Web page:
already proved them wrong. Among the many observed changes are the rise of global temperatures, the shift in plant and animal ranges, the retreat of glaciers globally, the rise of sea levels, and the increasing acidification of oceans. Id. 6 “Cyclone” is the generic term used in the IPCC report to describe hurricanes and typhoons. CLIMATE CHANGE 2007, supra note 4, at 8 n.10, 16. See also John Young, Black Water Rising: The Growing Global Threat of Rising Seas and Bigger Hurricanes, WORLD WATCH, Sept.-Oct. 2006, at 26 (finding that in the last 30 years, there has been an 80% increase in the number of Category 4 and 5 hurricanes, which are the strongest storms and often bring huge storm surges). 7 Scientists have already observed a greater frequency of heavy precipitation events over most land areas. Young, supra note 6. 8 Dr. Rajendra Pachauri expressed this fact to IPCC delegates in 2005. Arike, supra note __. Stanford scientist Stephen Schneider recently expressed a similar warning, in response to the 2007 IPCC report on human impacts. Arthur Max, Climate Report: Poor Will Suffer Most, Associated Press, Apr. 6, 2007. Schneider stated that without action to curb carbon emissions, humanity’s livable habitat will shrink starkly; “[d]on’t be poor in a hot country, don’t live in hurricane alley, watch out about being on the coasts or in the Arctic, and it’s a bad idea to be on high mountains with glaciers melting.” Id. 9 In the IPCC’s recent report, Climate Change 2007: Impacts, Adaptation and Vulnerability, the Panel defines adaptive capacity as “the ability of a system to adjust to climate change (including climate variability and extremes), to moderate potential damages, to take advantage of opportunities, or to cope with the consequences.” INTERGOVERNMENTAL PANEL ON CLIMATE CHANGE, CLIMATE CHANGE 2007: IMPACTS, ADAPTATION AND VULNERABILITY 20 (hereinafter “IMPACTS REPORT”).. 10 See CLIMATE CHANGE 2007, supra note __, at 5 (stating that there is a “very high confidence that the globally averaged net effect of human activities since 1750 has been one of warming”). The rate of increase during the industrial era is “very likely to have been unprecedented in more than 10,000 years.” Id. 11 Dean Scott, Greenhouse Gas Concentrations Increased to Record Levels in 2005, U.N. Report Says, CHEMICAL REG. DAILY, Nov. 7, 2006. 12 CLIMATE CHANGE 2007, supra note __, at 2. “The global increases in carbon dioxide concentration are due primarily to fossil fuel use and land-use change, while those of methane and nitrous oxide are primarily due to agriculture.” Id. 13 John R. Christy, The Ever-Changing Climate System: Adapting to Challenges, 36 CUMB. L. REV. 493, 496 (2005). Pre-industrial values of carbon dioxide were 280 parts per million (ppm). That number increased to 379 ppm in 2005. CLIMATE CHANGE 2007, supra note __, at 2. Some say that it has been as many as 10 million years since CO2 concentrations have been this high. See Young, supra note __, at 27 (“The last time the atmosphere contained this much carbon dioxide was about 10 million years ago, when Greenland had no significant ice sheets, sea level was several meters higher, and temperatures were several degrees above today’s.”).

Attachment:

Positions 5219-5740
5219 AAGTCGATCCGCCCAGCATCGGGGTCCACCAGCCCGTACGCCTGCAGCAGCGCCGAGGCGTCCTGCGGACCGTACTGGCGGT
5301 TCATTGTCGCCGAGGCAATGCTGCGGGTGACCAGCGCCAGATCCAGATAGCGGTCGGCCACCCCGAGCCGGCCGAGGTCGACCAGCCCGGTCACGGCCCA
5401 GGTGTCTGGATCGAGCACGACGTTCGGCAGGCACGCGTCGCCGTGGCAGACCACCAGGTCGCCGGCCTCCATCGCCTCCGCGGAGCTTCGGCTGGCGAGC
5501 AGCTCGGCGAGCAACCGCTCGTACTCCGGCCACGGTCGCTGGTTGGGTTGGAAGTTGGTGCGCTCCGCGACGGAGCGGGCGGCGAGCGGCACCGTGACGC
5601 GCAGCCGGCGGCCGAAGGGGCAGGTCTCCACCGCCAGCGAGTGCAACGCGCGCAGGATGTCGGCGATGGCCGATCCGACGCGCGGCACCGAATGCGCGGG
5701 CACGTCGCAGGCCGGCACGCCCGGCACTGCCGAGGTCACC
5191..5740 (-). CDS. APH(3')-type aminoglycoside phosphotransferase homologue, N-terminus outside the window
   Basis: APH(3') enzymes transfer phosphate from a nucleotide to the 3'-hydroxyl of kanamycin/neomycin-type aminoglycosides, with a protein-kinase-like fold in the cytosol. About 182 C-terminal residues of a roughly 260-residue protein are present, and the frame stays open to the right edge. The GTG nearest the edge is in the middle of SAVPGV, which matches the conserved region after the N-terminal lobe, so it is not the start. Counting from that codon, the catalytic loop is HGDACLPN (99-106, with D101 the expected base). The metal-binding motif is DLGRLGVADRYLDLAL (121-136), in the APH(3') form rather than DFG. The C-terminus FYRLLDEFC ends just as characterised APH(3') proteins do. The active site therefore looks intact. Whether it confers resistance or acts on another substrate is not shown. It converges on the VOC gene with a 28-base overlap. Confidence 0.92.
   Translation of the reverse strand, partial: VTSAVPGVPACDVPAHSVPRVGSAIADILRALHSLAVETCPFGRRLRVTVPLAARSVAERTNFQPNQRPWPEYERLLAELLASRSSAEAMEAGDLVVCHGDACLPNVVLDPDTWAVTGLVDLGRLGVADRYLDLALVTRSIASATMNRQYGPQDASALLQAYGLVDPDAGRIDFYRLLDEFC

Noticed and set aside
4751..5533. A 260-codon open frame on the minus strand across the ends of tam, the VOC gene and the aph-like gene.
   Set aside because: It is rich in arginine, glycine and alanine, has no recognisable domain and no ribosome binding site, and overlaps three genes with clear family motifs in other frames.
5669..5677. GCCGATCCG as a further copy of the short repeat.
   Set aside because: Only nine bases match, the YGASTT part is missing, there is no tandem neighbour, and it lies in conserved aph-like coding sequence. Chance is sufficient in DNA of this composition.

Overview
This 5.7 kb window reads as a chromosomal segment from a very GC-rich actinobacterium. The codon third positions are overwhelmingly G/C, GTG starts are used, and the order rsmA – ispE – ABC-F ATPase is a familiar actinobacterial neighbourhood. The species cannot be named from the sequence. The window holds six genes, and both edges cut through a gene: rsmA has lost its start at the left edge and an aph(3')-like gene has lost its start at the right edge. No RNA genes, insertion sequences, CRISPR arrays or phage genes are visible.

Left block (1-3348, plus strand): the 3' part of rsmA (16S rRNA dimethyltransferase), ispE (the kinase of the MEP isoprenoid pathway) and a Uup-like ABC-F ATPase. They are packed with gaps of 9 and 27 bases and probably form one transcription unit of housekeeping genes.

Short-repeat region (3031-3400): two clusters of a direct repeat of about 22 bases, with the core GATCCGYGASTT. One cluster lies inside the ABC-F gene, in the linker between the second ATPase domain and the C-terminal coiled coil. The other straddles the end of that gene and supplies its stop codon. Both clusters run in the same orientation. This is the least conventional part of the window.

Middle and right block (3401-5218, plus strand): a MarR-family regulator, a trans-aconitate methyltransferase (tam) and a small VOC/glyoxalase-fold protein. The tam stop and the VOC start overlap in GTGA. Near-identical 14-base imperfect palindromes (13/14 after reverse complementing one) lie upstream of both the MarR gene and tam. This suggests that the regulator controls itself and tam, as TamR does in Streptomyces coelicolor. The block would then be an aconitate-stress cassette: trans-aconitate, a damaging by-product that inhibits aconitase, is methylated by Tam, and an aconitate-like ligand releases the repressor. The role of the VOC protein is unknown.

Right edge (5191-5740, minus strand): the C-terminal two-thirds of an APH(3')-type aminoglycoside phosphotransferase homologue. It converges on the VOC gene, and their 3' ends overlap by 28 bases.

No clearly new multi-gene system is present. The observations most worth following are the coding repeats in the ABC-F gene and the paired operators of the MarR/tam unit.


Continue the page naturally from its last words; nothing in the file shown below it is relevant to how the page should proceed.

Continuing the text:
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in motion.14 These changes will continue for centuries because of the “timescales associated with climate processes and feedbacks.”15 In other words, even if anthropogenic emissions were to stabilize at this very moment, the average time for removal of added carbon dioxide from the atmosphere is measured in centuries, during which climate change effects will continue to manifest.16 Particularly frightening to those communities least unable to adapt to climate change, is the great possibility that continued greenhouse gas emissions will trigger an abrupt climate surprise.17 The evidence supporting the urgency of climate change, generally, is based on fairly linear data points and does not—in fact, cannot—take into account an abrupt shift in climate patterns due to feedback loops that are difficult to model.18 The result of such a shift could be significant regional cooling or warming, widespread droughts, shifts in hurricane frequency, or flood regimes that could occur in as little as a decade, yielding very rapid, large-scale impacts on ecosystems and human health and welfare.19 Regional changes in climate are particularly dangerous because of the challenges and risks they pose in a modern world marked by increasing population and limited resources.20 B.